What Is Web3?
A Step-by-Step Guide to a Decentralized Web
By: Rahul Nambiampurath •Beginners
Every technology goes through generational cycles, including the internet. When a critical threshold of upgrades is crossed, it marks the beginning of a new generation. This moment, and its significance for the marketplace, can prove confusing.
After all, the features that existed in the first generation still exist, only with additional layers. This is what happened when Web1 morphed into Web2 and now we see this occurring in the shift to Web3. Let’s start differentiating them:
The Path to Web3 Explained
Web 1.0 vs. Web 2.0 vs. Web 3.0. Source: Myraah
In the late-90s, the internet was just starting to go mainstream. The Web1 era was highly decentralized for a couple of reasons:
- Low bandwidth infrastructure (up to 1Mbps) precluded the media-heavy internet as we know it today, with 4K video-streaming platforms.
- Underdeveloped infrastructure went hand-in-hand with simple coding practices. Everyone could learn HTML or copy a template to deploy a website, as they were builtServer-side: generating web content and database query on servers.
As a result, Web1 was static, simple, and non-interactive, making it possible for everyone to create their own websites — blogs, news, forums, and yellow pages. Most internet content was centered around personal web pages hosted on ISP-provided servers, often for free.
Over time, telecom companies built broadband infrastructure (above 10Mbps) and spurred entrepreneurs to develop new ventures that deepened the experience, and the economics, of the internet.
In the late-’00s, ventures such as YouTube and Netflix scaled as they delivered streamed content to the mass market.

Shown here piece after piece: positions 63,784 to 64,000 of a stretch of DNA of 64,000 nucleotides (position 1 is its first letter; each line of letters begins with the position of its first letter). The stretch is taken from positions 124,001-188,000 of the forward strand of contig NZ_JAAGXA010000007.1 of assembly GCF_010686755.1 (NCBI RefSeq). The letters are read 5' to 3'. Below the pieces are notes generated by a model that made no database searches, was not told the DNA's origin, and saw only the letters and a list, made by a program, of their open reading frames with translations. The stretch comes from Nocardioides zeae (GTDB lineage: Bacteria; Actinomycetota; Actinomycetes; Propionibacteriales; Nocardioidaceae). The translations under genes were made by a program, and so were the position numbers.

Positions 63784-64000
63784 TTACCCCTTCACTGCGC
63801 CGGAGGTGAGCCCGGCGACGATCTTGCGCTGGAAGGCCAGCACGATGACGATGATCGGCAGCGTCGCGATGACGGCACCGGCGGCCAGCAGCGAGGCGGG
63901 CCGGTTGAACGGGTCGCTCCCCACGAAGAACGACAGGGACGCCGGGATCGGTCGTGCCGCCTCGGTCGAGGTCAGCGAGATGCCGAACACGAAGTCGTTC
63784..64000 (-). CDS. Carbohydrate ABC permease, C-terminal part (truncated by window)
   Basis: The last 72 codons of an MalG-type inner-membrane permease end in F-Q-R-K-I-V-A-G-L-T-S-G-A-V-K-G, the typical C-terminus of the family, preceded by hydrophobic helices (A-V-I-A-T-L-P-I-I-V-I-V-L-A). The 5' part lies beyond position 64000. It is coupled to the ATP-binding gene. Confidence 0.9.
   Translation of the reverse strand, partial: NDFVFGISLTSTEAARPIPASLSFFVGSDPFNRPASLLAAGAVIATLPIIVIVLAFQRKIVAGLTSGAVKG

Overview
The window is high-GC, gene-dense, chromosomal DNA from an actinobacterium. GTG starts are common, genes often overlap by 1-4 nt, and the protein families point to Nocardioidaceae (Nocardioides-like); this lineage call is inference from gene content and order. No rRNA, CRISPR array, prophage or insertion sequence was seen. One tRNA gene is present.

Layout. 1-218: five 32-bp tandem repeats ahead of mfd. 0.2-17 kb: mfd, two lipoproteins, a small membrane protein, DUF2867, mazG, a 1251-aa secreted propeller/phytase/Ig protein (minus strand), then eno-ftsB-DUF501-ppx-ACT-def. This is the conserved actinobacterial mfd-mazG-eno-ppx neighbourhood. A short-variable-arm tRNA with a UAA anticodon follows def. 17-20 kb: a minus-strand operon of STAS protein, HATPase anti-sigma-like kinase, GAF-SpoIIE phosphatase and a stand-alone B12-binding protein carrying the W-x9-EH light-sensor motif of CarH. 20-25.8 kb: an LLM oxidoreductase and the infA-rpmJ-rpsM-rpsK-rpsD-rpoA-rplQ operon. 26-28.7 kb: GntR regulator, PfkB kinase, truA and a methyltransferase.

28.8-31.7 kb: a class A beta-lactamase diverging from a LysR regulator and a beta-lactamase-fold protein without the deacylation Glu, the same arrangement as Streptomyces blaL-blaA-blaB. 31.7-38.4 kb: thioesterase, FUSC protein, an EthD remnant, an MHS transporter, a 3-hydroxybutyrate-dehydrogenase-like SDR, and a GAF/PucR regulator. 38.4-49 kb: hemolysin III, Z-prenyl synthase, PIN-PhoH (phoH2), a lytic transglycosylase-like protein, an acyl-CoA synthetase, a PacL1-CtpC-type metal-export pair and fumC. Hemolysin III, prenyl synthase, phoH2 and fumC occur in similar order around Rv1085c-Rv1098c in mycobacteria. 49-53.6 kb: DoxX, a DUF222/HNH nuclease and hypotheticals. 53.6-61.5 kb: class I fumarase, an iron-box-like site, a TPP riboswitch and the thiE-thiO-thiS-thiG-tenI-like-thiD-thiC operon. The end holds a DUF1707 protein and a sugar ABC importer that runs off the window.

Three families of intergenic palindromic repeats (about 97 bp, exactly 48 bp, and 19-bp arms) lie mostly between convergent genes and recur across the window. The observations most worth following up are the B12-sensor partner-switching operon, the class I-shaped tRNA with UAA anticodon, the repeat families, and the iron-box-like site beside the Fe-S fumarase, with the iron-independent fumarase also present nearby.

More complicated software stacks began to emerge as the internet demonstrated it was a new channel for television, radio, and publishing.
In essence, Web2 is the merger of Server-side (programs executed on a server) and Client-side (programs executed in a browser) programming, with web browser languages as the starting point:
- Additionally, to scale up web development more easily and maintain large websites, Server-side web frameworks emerged: Django, Ruby on Rails, Laravel, and other scripting libraries.
Web developers often customize their stacks. For example, the MEAN stack consists of MongoDB, Express.js, AngularJS/Angular, and Node.js. Or, they could focus on the MERN stack: MongoDB, Express.js, React, and Node.js.
These programming layers made it possible to create dynamic web content, sandwiched between Client-side and Server-side.
Such platforms manifest as Vimeo, YouTube, Twitter, (Meta) Facebook, and TikTok. All of them have in common increased user interaction and effortless content contribution, enabled by Client-side web stacks.
Web2 was predicated on raising capital and traditional management of business. That meant centralization. Additional programming stacks made web content both labor and hosting intensive.